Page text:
Political party watch – updates on the state of Tunisia’s political parties

A CPR supporting car with Marzouki’s signature glasses.

One of the continuing themes in Tunisian politics is the ever changing political landscape of Tunisia’s political parties. Changes within secular parties have become a daily occurrence, and the upcoming assembly of Ennahdha and the legalization of at least one Salafist party have shown the shifting sands of Tunisia’s electoral politics. As I noted earlier this month, the secular parties have had a notoriously tough time organizing. But as the results of the Egyptian elections have shown us, even strong organization among Islamists has not reduced their electoral vulnerabilities. This is the first in what I hope will be a series of updates on the state of political parties in Tunisia.

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Destourian Parties: According to a recent press release, at least four Destourian (or Bourguibist) parties are once again trying to coordinate their activities. Readers may recall that a large gathering of Destourians, led by transitional leader Beji Caid Essebsi last March, attempted to unite all of the former regime parties, only to collapse just days later.

Ettaktol: Amidst further falls in (notoriously unreliable) Tunisian opinion polls, the political bureau of Tunisia’s third major party in the Constituent Assembly attempts a further reshuffling. The party leader, Mustapha ben Jafaar eluded to a potential alliance or fusion of Ettaktol with another political party. Their congress is scheduled for next fall.

CPR: President Moncef Marzouki’s party, the CPR, after a mass exodus of officials from the party, attempted to calm supporters that it was breaking apart. Leaders reports that according to internal sources, the party is engaged at rebuilding its internal structures and recapitalizing its much depleted funds (it reportedly only has 11,000TND, or about $7,000 in its account?!). Regional congresses are scheduled in June.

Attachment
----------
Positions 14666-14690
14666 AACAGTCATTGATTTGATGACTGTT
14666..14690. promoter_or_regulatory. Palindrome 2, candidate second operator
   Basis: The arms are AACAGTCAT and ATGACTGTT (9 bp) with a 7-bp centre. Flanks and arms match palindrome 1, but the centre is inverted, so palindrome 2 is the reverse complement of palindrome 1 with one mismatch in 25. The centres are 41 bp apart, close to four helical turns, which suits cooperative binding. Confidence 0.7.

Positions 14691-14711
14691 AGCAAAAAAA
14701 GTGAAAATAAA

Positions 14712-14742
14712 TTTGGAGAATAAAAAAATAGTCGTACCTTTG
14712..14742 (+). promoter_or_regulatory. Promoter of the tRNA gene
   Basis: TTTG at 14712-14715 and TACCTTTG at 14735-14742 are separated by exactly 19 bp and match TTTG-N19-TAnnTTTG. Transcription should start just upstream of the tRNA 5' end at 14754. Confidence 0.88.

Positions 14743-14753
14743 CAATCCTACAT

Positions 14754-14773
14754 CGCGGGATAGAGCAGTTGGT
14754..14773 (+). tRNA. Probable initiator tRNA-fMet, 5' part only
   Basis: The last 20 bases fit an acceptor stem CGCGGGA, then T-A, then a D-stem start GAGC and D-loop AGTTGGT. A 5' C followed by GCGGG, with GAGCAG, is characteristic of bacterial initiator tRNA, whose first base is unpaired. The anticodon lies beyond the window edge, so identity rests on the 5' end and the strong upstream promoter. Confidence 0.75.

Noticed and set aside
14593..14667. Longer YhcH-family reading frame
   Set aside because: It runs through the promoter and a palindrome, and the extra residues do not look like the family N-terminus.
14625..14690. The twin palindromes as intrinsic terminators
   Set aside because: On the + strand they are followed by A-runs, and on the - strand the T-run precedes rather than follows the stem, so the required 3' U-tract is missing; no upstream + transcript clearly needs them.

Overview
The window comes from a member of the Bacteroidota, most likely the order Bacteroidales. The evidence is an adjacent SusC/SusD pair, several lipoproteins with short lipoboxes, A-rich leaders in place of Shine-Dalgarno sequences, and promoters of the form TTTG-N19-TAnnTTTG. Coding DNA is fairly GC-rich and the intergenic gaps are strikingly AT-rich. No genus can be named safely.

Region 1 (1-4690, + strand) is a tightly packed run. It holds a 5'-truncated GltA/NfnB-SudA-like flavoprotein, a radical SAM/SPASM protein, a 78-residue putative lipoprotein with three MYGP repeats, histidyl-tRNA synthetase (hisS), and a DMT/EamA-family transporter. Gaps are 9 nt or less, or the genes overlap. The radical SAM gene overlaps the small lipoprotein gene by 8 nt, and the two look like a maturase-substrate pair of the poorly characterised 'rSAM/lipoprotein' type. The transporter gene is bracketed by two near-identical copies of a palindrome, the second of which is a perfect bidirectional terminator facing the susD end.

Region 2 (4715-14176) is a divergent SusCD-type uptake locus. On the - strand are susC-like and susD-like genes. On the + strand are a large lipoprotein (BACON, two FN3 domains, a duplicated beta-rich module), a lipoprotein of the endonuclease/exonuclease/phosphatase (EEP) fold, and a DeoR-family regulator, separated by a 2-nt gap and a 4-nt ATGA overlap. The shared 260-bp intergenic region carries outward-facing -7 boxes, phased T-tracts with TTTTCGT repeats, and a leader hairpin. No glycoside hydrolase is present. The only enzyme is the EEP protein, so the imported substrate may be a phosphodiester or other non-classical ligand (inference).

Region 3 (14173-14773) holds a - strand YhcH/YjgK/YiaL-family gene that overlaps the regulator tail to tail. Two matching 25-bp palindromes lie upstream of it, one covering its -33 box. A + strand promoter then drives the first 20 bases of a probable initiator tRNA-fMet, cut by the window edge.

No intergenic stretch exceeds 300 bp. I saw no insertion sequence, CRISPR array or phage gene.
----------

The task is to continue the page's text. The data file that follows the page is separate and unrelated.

Republican Party (Former PDP/Afek): The Republican Party (an amalgamation of the PDP and Afeq) has called for a national unity government. Accusing the government of incompetence, Secretary General Maya Jbiri called on the government to admit its defeat and to reconstitute a much reduced caretaker government. Readers may recall that Ennahdha had proposed this after the elections, while PDP leaders said that their duty was to stand in opposition.

PCOT: The Tunisian Communist Part (PCOT) saw another one of its offices attacked, this time just outside Tunis. The  party has been the source of continued harassment in recent weeks. The party stopped short of accusing any party, although other attacks have taken place by Salafi activists in Tunis and in other regions. Meanwhile, the PCOT continues to call for the cancellation of Tunisia’s external debt incurred under Ben Ali. While the issue has been an issue for the PCOT for some time, it was recently resurrected with the election of French president Francois Hollande who indicated support for the measure during a visit to Tunisia last year.

Related political party news: Francis Fukuyama says that the deficiency of Facebook as an organizing tool for political parties is one reason why liberal parties in Arab Spring countries have such trouble against the party machines of Islamist movements. Money quote: